NY Today News
NY Today News: Your Daily Dose of Local and Global Headlines

Two-thirds of Australia’s aged care safety inspections outsourced to consultants

More than two-thirds of safety and quality inspections at aged care homes have been outsourced to consultancy firms, despite warnings this presented a “significant risk” and that some contractors underestimated the standards of work required.

The Aged Care Quality and Safety Commission (ACQSA) audits residential facilities to ensure they are meeting mandated standards. Since 2021, four firms have been paid more than $40m for this work, which includes conducting interviews and searches.

Last financial year, the commission conducted 1,457 site audits across Australia with 970 – or 67% – conducted by third-party providers.

Former senior public servant David Tune, who conducted an independent review of the commission’s capability, has raised concerns about the reliance on contractors. His report was released in late July.

“I consider this is a core function of the commission and that the high proportion of assessments undertaken by third-party provider assessors, represents a significant risk for the commission,” Tune’s report said.

“As deeds of offer with third-party suppliers are reviewed, the commission should seek to reach a better balance to ensure more activity is brought in-house and undertaken by its permanent quality assessor workforce.”

The Tune report also revealed the commission created a “dedicated quality assurance team” to support contractors because “several suppliers underestimated the complexities, volume and standards or work involved in report preparation and gathering/documenting the evidence required by the commission to make a decision on compliance”. The report did not name the suppliers.

An ACQSA spokesperson said contractors were used to address a backlog of audits caused by “disruptions during the pandemic and workforce shortages”. They said contractors only worked on “reaccreditation” audits.

“The commission’s use of third-party providers to conduct the majority of these audits in the 2022-23 financial year reflects a decision to focus the commission’s own quality assessor workforce on targeted and specialised risk-based activities across residential and home services,” the spokesperson said.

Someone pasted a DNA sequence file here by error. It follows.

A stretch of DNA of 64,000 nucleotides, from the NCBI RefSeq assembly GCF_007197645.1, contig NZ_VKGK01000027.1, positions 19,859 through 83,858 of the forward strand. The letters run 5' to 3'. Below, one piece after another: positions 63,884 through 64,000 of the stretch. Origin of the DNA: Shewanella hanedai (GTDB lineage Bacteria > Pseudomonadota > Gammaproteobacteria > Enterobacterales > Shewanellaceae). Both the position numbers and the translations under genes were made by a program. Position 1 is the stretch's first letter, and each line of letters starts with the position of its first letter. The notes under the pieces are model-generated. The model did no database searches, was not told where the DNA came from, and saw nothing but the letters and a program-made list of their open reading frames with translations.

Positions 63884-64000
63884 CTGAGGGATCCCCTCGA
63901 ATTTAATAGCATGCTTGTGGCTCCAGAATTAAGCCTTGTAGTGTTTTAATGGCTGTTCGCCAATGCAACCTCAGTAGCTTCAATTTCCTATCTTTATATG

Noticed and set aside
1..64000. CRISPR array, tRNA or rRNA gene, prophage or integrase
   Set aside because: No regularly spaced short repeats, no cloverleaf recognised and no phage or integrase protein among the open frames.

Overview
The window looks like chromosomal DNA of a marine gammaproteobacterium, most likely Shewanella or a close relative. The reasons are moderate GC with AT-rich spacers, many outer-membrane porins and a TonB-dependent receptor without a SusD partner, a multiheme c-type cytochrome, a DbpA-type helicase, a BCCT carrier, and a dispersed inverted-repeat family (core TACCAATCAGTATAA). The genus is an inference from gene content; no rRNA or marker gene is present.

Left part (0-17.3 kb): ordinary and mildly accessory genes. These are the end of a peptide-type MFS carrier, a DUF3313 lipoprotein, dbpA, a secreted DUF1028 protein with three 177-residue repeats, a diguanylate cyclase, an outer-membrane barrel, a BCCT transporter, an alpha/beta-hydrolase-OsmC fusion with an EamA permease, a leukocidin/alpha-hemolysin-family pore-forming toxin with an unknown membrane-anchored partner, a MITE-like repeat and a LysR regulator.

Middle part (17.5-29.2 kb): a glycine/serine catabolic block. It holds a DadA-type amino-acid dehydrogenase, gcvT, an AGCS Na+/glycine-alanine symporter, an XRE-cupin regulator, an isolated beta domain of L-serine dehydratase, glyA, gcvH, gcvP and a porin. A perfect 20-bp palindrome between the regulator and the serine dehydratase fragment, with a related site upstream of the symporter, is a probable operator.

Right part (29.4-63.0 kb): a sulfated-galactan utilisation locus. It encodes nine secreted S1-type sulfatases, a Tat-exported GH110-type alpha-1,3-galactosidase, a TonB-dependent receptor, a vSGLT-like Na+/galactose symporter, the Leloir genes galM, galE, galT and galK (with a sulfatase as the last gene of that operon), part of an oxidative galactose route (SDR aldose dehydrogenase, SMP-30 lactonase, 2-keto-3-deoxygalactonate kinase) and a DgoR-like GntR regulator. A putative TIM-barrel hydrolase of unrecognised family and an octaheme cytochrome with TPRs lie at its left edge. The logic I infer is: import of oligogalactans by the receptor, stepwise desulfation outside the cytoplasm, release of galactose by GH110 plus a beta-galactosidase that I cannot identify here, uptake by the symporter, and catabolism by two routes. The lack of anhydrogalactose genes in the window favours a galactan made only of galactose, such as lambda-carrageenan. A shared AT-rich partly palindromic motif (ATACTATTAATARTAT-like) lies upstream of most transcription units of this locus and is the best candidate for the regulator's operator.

“Our use of third-party providers has diminished and will continue to decrease across the 2023-24 financial year, following significant increases in our recruitment to quality assessor positions.”

The ACQSA spokesperson also confirmed three of four contractors were given one-year extensions in June. KPMG, HDAA and RSM Australia were awarded extensions while SAI Global was not.

Beth Vincent-Pietsch, the deputy secretary of the Community and Public Sector Union, said given the concerns raised in the Tune review, contracts should not have been extended.

skip past newsletter promotion

“Not only does this disregard the independent work that has been done to fix the aged care commission, but it stands in stark contrast to commitments made by the Albanese Labor government regarding both outsourcing and fixing our aged care system,” Vincent-Pietsch said.

“David Tune’s capability review makes it glaringly clear that the third party provider program should be abandoned and Australian public service staff need to be brought in to take over the core work of the commission.”

The reliance on contractors for audit work was revealed after questions from Greens senator Barbara Pocock, who is part of a Senate inquiry into the government’s use of consultants.

“While there is no problem with suitably qualified people carrying out the audits and reporting directly to the commission, I cannot see the benefit in outsourcing this activity to consultants,” Pocock said.

“Whenever we see core public service functions being outsourced to the private sector there is a risk that those functions could be compromised for commercial gain. This is too important to farm out to money grabbing consultant firms.”

Government contracts show that since October 2021, KPMG has been paid $8.7m by the commission for auditing services. HDAA, which describes itself as the country’s leading human services auditing agency, was paid $4.4m. SAI Global has been paid $13.9m and RSM Global $14.2m.

News Source